The wear indicator 5 operates as follows: when, because of wear, the lining 2 is of a thickness that is less than the thickness of the pellet 6, the rotary part of the brake wears away the material of the pellet. There comes a moment when the loop 9 is itself subjected to wear, so that conductor wire 10 is then electrically connected to the rotary part while braking is taking place. Since the rotary part is connected to ground, the electrical indicator circuit is closed.
When changing brake pads 1, it is possible to reuse the wear indicator 5 of the invention if its pellet 6 has not itself been worn. Under such circumstances, it suffices to extract the sleeve 14 from the second bore 22 and to withdraw the pellet 6 from the first bore by causing the lengths of wire 12a and 12b to pass through the slot 24.
The through hole 26 in the support plate 3 serves to pass the lead of the indicator 5. The holes 27 serve to mount the brake pad on the brake calliper.
In the embodiment described above, the end 18 of the resilient sheath 16 covers at least a portion of the sleeve 14. Clearly the end 18 of the sheath 16 could merely press against the outer end of the sleeve 14. Similarly, the loop 9 could be replaced by a terminal embedded in the mass of the pellet 6, with the lengths of wire 12a and 12b being electrically connected thereto. Under such circumstances, the pellet 6 no longer has grooves 8 and the recess 13 may be omitted. Similarly, the holes 26 and 27 of the support plate 3 are not essential.
In a variant embodiment shown in FIGS. 6, the pellet is provided with a radial rod 30 whose diameter is not greater than the thickness of the slot 24. The pellet 6 and the radial rod 30 are formed by overmoulding on the loop 9 and on the two lengths of wire 12a and 12b that extend the loop 9. When the pellet 6 is disposed in the end 21 of the first bore 20, the radial rod 30 is centred in the second bore 22. In this embodiment, the sleeve 14 may advantageously be replaced by the end 18 of the resilient sheath 16 which is received in the second bore 22, holding the radial rod 30 captive. This disposition makes it possible to hold the pellet 6 accurately in the end 21 of the first bore 20.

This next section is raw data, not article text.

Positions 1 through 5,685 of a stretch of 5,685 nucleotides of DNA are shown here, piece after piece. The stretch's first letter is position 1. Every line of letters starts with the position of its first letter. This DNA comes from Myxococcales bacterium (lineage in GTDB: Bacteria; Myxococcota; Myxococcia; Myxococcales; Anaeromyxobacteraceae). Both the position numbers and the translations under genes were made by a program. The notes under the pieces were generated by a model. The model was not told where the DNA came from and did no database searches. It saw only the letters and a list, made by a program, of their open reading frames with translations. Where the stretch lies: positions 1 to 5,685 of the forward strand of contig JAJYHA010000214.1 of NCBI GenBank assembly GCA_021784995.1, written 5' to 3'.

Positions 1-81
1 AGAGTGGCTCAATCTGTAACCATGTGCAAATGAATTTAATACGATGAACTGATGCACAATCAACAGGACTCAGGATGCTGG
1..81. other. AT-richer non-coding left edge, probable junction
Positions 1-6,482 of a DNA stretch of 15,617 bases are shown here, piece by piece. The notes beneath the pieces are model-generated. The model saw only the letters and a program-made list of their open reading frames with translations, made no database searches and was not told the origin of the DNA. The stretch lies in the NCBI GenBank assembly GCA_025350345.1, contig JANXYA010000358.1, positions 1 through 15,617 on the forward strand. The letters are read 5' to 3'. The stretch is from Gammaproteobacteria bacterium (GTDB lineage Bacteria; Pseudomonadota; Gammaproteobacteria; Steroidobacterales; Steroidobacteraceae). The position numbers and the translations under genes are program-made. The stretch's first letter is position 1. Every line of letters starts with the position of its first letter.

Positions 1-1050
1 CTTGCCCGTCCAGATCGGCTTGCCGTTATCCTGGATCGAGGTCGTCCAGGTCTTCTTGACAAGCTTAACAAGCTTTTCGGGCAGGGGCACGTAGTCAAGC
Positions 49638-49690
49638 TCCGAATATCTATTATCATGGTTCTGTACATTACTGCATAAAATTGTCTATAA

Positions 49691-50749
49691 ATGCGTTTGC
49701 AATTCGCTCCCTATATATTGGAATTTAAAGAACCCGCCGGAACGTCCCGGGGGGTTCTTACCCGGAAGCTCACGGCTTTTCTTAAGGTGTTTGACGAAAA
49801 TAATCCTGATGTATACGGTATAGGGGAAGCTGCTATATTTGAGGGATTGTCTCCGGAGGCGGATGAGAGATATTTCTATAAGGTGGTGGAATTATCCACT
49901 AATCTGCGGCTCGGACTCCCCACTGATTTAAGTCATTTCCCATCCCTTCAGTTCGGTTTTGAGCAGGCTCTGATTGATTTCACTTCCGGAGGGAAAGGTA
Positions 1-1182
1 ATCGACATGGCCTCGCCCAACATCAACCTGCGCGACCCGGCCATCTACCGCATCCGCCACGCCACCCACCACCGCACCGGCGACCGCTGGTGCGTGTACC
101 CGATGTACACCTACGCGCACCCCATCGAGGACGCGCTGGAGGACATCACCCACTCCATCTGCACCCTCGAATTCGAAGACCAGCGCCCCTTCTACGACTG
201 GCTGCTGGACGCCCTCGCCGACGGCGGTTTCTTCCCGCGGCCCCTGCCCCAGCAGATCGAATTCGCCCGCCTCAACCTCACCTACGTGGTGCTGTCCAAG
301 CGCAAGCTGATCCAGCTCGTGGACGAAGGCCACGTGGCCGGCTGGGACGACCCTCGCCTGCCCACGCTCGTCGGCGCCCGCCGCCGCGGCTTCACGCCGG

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|Citing Patent||Filing date||Publication date||Applicant||Title|
|US6257374||Aug 18, 2000||Jul 10, 2001||Trw Inc.||Brake pad wear sensing system and method|
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|US9074647 *||Oct 10, 2011||Jul 7, 2015||Wabco Radbremsen Gmbh||Brake lining wear indicator, disc brake having such an indicator and brake shoes for such a disc brake|
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|US20070131492 *||Mar 9, 2006||Jun 14, 2007||Arvinmeritor Technology, Llc||Brake lining wear sensor between lining blocks|
|EP1148267A2 *||Apr 18, 2001||Oct 24, 2001||Sumitomo Wiring Systems, Ltd.||Wear detection probe for a braking member|
|EP1507093A2 *||Aug 3, 2004||Feb 16, 2005||BPW Bergische Achsen KG||Disc brake with friction lining wear sensor|
|EP2631505A1 *||Feb 14, 2013||Aug 28, 2013||BOWA-electronic GmbH & Co. KG||Friction lining wear sensor and friction lining wear sensor assembly|
|U.S. Classification||188/1.11W, 340/454|
|International Classification||F16D69/00, F16D65/092, F16D66/02, G01B7/00|
|Cooperative Classification||F16D66/024, F16D65/092, F16D2069/004|
|European Classification||F16D66/02B2B2, F16D65/092|
|Jan 24, 1997||AS||Assignment|
Owner name: FERODO ABEX SA, FRANCE
Free format text: ASSIGNMENT OF ASSIGNORS INTEREST;ASSIGNORS:KAZURO, JEAN M.;DEGUISE, ALAIN BERNARD;CARON, JEAN-PIERRE NICOLAS;REEL/FRAME:008385/0201
Effective date: 19961219
|Jun 26, 2001||REMI||Maintenance fee reminder mailed|
|Dec 3, 2001||LAPS||Lapse for failure to pay maintenance fees|
|Feb 5, 2002||FP||Expired due to failure to pay maintenance fee|
Effective date: 20011202